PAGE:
This post was originally published on August 7, 2014.
Huffpo Healthy Living recently published an article about what not to say to a sober person, which is a sure sign that people have moved beyond asking sober folks why they can’t just stop or control themselves. It also suggests that saying things like, “Don’t you want to celebrate with me?” will just make your friend feel bad, as will comments like, “I didn’t invite you because I know you don’t drink.” (Hey, some people need these things pointed out.) I concur with the author on all counts, and would like to add a few other terrible potential comments to the mix.
“Oh, so you’re really doing that?”
When I first stopped drinking, I had what I thought was a heart-to-heart talk with a friend about it. Six months later, we were at a party and she offered me drinks, which I declined, and she responded with a judgmental-disappointed tone. She was judgmentappointed in me and seemed to wish it were just a phase I was in. Luckily, I was taught that I can’t really explain it to people, and I don’t have to.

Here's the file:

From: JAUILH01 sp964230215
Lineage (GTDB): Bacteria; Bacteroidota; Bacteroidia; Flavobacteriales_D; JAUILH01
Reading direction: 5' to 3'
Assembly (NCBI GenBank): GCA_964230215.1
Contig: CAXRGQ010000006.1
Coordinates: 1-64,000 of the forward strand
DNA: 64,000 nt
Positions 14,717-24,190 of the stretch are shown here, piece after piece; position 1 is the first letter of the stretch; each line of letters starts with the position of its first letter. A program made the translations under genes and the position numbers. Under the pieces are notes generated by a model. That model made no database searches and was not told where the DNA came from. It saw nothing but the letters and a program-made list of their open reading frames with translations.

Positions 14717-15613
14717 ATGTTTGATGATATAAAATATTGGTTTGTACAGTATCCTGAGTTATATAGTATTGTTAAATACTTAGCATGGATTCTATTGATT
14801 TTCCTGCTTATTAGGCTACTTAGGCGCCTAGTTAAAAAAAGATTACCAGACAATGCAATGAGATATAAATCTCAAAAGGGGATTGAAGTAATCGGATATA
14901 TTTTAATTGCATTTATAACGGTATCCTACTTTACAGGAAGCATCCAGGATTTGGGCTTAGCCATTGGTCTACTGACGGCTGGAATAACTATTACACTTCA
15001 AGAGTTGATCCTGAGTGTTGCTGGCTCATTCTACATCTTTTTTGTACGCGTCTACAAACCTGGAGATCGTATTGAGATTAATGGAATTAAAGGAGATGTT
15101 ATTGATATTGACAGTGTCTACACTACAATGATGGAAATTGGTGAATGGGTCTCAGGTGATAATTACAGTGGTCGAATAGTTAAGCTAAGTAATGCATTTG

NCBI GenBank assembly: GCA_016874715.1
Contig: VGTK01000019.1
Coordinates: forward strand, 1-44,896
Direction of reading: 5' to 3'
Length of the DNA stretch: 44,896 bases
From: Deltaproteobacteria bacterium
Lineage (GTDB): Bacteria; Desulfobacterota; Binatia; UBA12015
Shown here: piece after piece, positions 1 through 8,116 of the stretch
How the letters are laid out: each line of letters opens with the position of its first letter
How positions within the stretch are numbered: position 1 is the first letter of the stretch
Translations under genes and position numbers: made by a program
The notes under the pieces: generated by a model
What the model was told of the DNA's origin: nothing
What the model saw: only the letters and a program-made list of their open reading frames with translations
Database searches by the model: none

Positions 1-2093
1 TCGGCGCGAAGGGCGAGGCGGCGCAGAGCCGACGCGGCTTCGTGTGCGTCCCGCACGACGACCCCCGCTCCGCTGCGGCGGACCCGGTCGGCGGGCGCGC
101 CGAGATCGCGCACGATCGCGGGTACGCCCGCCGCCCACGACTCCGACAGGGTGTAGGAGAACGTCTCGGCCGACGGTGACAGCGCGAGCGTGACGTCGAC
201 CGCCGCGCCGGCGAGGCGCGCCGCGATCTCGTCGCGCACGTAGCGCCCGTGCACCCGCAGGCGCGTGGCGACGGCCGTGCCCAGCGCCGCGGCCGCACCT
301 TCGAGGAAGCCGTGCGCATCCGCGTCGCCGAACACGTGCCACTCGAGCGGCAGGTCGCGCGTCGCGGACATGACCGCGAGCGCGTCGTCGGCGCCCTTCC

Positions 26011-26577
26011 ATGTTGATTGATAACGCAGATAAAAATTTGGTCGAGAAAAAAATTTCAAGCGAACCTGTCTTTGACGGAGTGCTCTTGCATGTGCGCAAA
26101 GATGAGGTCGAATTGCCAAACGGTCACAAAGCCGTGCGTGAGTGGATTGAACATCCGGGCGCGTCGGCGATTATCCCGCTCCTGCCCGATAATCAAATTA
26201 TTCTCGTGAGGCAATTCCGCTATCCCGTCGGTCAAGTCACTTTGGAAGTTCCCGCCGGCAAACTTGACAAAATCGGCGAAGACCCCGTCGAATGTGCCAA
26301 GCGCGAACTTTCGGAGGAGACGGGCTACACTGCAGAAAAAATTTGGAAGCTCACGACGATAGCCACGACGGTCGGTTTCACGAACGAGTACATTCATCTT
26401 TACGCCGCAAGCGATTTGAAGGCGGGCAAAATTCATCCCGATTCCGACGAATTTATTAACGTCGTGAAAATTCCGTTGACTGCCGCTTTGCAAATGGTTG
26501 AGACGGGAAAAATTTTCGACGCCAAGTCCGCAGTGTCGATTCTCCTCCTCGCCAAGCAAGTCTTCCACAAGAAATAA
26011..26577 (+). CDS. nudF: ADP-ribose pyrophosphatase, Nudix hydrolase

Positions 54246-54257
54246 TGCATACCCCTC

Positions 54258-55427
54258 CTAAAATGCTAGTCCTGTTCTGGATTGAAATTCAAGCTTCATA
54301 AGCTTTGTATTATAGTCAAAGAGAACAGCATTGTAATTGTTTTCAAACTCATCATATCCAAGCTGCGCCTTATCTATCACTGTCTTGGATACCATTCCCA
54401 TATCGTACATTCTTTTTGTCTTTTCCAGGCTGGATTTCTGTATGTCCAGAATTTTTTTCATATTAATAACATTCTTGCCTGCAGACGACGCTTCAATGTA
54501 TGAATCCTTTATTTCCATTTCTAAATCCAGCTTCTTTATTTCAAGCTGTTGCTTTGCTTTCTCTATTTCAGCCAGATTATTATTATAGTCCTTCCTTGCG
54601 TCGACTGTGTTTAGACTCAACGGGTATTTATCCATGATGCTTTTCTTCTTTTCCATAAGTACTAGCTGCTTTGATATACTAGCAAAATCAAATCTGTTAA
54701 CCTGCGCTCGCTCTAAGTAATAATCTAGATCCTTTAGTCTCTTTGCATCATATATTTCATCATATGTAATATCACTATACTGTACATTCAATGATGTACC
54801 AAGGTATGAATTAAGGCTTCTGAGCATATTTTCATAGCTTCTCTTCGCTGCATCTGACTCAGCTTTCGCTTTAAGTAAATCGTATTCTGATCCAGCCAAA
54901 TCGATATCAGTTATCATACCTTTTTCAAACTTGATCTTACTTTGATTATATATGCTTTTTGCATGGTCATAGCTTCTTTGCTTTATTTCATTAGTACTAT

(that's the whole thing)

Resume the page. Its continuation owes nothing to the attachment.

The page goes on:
“Guess you’re driving!”
So, I’m sober, not attending chauffeur school. I mean, yes, of course I will drive. I don’t want anyone drinking and driving, so I’m glad to do it for that reason. But I never want to feel that in order to hang out with my friends, I have to do chores. Also, it brings up the very disturbing question of—who was driving when I was drinking?
“Hold this beer for me.”
This is my least favorite by miles. Obviously it’s a good friend who ventures into this category, or in my case, my boyfriend. He just doesn’t think about it sometimes. The good news is, I don’t care. I just set the drink down. Or stare at him until he realizes what he asked. Or simply say, “No, take it with you.”
I didn’t know how to do this in the beginning. I felt overwhelmed at all the alcohol in the world and I wasn’t sure how to maneuver. This is normal. Sometimes I avoided bars and didn’t go out, sometimes I joined friends at a bar, then left in 15 minutes because I was uncomfortable, sometimes I called other sober friends before going into a bar. I did what I needed to do to take care of myself.
And it’s gotten easier. I’ve discovered mocktails that I like. Sometimes bartenders are enthusiastic when I ask for something fun and non-alc, announcing, “Yeah! I’ve got just the thing!” I’ll order bubbly water with fruit juice splashes that to most people seem to look like a tropical paradise in a glass. People often want to drink what I’m drinking, instead of the other way around. In short, I’m happy that people are becoming sensitive to non-drinkers, but I’m ecstatic that I have learned to care for myself.